Will The State Of Illinois Ever Host A Super Bowl? It All Depends On Arlington

Written By Joe Boozell on December 28, 2021 - Last Updated on February 16, 2022
Arlington Park

The state of Illinois — and the city of Chicago — have never hosted a Super Bowl. And with this season’s version of the Big Game approaching, it begs the question: Will the Super Bowl ever come to the Land of Lincoln?

For the first time in years, it seems like a real possibility.

The Chicago Bears earlier this year signed a purchase agreement for Arlington International Racecourse. If completed, the Bears would move out of Soldier Field in favor of Arlington Heights.

While moving out of Chicago could rub some fans the wrong way, it’s hard not to get excited about the possibilities at Arlington Park.

If the Bears move, the franchise could build a stadium in the mold of Lucas Oil Stadium in Indianapolis, SoFi stadium in Inglewood, U.S. Bank Stadium in Minneapolis, etc.

And most importantly, that stadium could have a retractable roof. The primary reason Illinois has never hosted a Super Bowl? It’s quite cold!

Read More>>> Mayor Lori Lightfoot says a retractable roof on Soldier Field is a possibility. 

The Bears would pay $197.2 million for the land, and they’d likely have to shell out another $84 million to break their Soldier Field lease.

Provided they do, the state of Illinois could host a Super Bowl in the next decade. As it stands, that is more likely to happen than the Bears participating in a Super Bowl in the next decade.

Where will the Super Bowl be played in 2022 and beyond?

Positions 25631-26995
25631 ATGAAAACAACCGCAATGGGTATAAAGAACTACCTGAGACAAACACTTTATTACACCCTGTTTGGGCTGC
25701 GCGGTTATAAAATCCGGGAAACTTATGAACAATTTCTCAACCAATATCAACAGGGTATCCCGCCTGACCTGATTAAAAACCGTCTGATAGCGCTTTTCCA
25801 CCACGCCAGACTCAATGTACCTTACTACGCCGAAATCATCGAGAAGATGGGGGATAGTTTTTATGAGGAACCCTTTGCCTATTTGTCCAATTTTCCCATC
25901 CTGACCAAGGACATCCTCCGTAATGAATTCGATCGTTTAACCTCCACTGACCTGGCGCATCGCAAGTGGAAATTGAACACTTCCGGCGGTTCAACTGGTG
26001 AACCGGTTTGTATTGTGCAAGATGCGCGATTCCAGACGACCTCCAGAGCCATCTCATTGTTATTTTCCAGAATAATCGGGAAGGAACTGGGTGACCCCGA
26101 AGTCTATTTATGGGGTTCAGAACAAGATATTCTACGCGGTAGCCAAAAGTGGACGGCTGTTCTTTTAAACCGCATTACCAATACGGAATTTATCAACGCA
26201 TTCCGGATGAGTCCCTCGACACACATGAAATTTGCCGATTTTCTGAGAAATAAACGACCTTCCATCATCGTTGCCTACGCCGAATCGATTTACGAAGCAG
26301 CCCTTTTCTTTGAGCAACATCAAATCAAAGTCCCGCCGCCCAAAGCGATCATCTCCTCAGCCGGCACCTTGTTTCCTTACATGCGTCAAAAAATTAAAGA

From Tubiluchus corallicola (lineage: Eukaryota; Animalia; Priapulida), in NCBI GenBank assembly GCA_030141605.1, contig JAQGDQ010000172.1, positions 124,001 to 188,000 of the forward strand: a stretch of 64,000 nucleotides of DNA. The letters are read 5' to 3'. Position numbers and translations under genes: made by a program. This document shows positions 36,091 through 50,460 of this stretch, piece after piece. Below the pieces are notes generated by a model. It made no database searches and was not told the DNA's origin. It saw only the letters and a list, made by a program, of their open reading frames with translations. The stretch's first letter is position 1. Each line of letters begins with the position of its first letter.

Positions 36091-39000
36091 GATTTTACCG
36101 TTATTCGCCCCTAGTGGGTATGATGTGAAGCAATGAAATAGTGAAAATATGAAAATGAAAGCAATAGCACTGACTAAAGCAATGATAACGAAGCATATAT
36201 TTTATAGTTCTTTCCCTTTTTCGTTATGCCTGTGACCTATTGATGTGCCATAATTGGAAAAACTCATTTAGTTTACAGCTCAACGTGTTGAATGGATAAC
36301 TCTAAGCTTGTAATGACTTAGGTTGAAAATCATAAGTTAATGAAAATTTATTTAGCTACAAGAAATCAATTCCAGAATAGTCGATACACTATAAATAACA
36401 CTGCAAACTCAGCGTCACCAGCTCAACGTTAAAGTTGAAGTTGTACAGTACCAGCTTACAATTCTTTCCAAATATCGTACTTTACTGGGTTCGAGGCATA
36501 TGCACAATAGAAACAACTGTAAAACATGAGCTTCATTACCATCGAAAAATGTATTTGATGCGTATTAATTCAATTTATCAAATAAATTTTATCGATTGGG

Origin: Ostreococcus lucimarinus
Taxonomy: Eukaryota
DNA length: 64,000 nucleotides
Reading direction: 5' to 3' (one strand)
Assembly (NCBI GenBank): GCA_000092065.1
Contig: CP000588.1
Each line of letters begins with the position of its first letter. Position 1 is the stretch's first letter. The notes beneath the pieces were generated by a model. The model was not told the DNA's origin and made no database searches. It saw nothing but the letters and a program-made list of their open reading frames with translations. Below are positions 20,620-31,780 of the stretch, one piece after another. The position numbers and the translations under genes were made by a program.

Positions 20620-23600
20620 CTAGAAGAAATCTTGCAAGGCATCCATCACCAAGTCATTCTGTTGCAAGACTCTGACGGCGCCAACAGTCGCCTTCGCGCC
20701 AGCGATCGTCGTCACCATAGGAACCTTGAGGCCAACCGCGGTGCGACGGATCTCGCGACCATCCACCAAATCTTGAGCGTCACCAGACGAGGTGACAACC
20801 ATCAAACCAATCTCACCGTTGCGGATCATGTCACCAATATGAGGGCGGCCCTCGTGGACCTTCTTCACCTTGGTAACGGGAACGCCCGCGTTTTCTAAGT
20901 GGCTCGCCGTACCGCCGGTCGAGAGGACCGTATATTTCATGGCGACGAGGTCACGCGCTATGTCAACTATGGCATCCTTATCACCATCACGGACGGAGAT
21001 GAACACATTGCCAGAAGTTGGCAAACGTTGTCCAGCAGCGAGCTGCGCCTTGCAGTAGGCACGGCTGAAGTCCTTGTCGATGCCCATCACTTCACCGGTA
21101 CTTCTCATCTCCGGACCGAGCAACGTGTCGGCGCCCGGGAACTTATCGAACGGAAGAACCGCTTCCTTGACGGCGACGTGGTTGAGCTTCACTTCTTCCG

Super Bowl LVI will take place on Feb. 13 at SoFi Stadium.

The Bears won’t be playing in this year’s game, but there’s a decent chance their archrival might. Aaron Rodgers and the Green Bay Packers are running away with the NFC North, and they have all the makings of a Super Bowl contender.

Beyond 2022, we know of the next three Super Bowl locations. Here’s where they will be.

  • 2023: State Farm Stadium, Glendale, Arizona
  • 2024: Allegiant Stadium, Las Vegas, Nevada
  • 2025: Caesars Superdome, New Orleans, Louisiana

What do all of those stadiums have in common? They all have indoor capability. If the Bears move to Arlington Heights, ‘Bear weather’ may become a thing of the past.

But it’s easy to see what the state would be gaining.

Super Bowl betting a hit last year in Illinois

In 2021, Super Bowl betting was legal in Illinois for the first time. And Illinoisans were eager to put action on it.

Unfortunately, several sportsbooks experienced technical difficulties on Super Bowl Sunday. Still, the state reported $45.6 million in bets on the game.

That resulted in $1.1 million in tax revenue for Illinois and $7.7 million in revenue for sportsbook operators. It was a very good day for the books, as the public was mostly on the losing Kansas City Chiefs.

While Super Bowl wagering was a hit in Illinois in 2021, the numbers should be even gaudier in 2022.

IL has shown serious year-over-year growth signs in terms of sports betting handle. From October 2020 to October 2021, handle nearly doubled.

With all of that said, there is one key (and very unfortunate) difference between this year and last: There will not be online registration on Super Bowl Sunday.

Illinois likely has in-person registration until March 5, 2022. Typically, Super Bowl Sunday is a major registration day for sportsbooks.

Alas, we won’t have to worry about any of that this time next year. And in 10 years, perhaps Illinoisans will be able to watch a Super Bowl in person in their home state.

Photo by AP Photo/John Smierciak
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Joe Boozell

Joe Boozell has also been a college sports writer for NCAA.com since 2015. His work has also appeared in Bleacher Report, FoxSports.com and NBA.com. Growing up, Boozell squared off against both Anthony Davis and Frank Kaminsky in the Chicagoland basketball scene ... you can imagine how that went.

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